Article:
NORFOLK--TheABC show 'Life Goes On' broke ground back in the 1990's when Chris Burke became the first person with Down Syndrome to star in a sitcom. Each week viewers followed along as 'Corky' and his family dealt with the struggles and joys of having a child with Down Syndome.

The show was beamedinto homes just as the nation was experiencing a spike in the number of children born with DSeach year.

According to theCenters For Disease Control, the prevalence of DSjumped 31 percent betweeen 1979 and 2003. Today, more than 400,000 adults and children in America have the disorder.

Nine-year-old Gus Zaletski of Norfolk is a star at home, on the basketball court and at Larrymore Elementary School in Norfolk despite having Down Syndrome. Gus and his friends gathered in the school auditorium on World Down Syndome Day for a screening of the documentary 'Just Like You.' The eight-minute video explores the life, hopes and challenges of three teenagers living with DS.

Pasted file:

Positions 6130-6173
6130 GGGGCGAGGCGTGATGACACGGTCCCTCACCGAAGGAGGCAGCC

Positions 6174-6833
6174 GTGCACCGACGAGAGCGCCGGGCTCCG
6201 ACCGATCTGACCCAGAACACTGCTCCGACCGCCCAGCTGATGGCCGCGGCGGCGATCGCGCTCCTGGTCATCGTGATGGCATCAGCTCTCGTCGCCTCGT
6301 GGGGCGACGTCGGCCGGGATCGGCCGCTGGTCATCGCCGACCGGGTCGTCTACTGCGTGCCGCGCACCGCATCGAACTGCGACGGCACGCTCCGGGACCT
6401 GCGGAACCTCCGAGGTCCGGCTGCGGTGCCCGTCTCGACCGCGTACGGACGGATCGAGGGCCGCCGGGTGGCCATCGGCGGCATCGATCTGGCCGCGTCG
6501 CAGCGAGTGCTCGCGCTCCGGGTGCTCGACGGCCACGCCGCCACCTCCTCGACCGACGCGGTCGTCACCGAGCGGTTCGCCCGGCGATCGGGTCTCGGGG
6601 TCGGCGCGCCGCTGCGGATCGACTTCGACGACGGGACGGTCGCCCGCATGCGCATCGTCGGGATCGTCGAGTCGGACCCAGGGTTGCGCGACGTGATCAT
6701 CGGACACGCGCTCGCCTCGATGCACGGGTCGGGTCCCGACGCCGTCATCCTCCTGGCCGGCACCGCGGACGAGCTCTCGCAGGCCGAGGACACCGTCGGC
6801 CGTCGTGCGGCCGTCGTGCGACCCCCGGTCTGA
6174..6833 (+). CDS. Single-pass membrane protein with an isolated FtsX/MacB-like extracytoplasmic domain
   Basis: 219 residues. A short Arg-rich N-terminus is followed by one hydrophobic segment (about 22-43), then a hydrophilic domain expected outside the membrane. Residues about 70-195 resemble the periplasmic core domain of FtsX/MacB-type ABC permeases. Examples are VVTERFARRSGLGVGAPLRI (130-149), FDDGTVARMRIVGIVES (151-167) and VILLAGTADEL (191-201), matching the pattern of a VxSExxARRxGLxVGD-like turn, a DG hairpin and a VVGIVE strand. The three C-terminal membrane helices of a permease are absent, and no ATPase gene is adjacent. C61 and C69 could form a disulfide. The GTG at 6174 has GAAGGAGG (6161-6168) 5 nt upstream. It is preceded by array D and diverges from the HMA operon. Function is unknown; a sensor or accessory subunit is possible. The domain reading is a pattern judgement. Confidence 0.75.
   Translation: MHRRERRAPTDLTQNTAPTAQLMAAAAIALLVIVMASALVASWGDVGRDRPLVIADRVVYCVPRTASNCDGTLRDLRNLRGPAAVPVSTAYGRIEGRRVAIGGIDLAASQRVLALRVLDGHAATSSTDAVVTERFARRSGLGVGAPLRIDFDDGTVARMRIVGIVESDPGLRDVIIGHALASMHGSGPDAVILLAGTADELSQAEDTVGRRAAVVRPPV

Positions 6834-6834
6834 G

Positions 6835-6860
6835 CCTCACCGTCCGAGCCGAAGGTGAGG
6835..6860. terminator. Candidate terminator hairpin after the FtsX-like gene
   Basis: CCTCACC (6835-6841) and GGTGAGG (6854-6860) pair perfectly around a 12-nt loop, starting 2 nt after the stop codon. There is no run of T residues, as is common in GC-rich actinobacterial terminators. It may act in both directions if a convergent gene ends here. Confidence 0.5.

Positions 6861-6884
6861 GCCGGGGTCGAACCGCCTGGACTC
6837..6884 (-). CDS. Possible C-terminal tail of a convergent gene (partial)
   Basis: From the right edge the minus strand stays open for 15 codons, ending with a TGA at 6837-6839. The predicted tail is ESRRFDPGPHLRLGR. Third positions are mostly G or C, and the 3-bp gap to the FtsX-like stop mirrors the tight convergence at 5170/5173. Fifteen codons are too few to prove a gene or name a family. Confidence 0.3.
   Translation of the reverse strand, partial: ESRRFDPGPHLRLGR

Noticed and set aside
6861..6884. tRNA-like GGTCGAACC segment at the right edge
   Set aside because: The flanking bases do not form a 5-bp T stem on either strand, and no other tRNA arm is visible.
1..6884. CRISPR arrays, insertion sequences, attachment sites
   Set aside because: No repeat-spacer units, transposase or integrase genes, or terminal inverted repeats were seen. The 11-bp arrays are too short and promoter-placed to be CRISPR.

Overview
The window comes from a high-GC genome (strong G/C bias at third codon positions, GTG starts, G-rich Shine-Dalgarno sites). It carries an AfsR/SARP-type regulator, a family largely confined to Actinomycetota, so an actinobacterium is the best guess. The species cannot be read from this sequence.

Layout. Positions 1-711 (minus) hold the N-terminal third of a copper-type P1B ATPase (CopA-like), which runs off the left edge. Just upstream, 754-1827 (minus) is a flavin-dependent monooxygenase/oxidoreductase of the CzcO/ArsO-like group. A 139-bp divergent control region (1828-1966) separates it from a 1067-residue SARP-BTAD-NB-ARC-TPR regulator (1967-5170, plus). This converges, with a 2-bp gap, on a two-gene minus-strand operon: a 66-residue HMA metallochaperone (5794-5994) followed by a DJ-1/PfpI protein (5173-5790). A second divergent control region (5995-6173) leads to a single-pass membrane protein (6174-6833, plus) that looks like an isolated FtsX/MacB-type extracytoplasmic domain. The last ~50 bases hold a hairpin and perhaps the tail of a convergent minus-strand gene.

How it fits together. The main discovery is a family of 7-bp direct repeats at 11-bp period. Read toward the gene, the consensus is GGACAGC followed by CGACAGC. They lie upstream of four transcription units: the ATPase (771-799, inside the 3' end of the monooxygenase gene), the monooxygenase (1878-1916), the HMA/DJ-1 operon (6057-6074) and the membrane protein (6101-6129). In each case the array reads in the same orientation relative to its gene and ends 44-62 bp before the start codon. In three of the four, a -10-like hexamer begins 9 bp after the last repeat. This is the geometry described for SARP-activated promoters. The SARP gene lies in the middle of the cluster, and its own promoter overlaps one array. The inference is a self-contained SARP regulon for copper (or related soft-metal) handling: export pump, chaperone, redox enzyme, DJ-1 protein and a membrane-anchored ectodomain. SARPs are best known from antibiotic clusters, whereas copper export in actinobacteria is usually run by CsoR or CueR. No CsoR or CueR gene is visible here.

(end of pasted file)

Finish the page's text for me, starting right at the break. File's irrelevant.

The screening was organized by Gus's grandmother, who calls herself a grandmother on a mission. 'They [teachers]will be able to take it back to the classrom, and talk about it a little more, and get them [the students] on the right path to increased understanding. This will lead to acceptance, inclusion and friendship,' said Melissa Zaletski.

'Just Like You' is a nonprofit organization that partnered with the Down Syndrome Guild of
Greater Kansas City. The DS edition hopes to answer questions about medical concerns, commuication difficulties and the learning needs of DS children.

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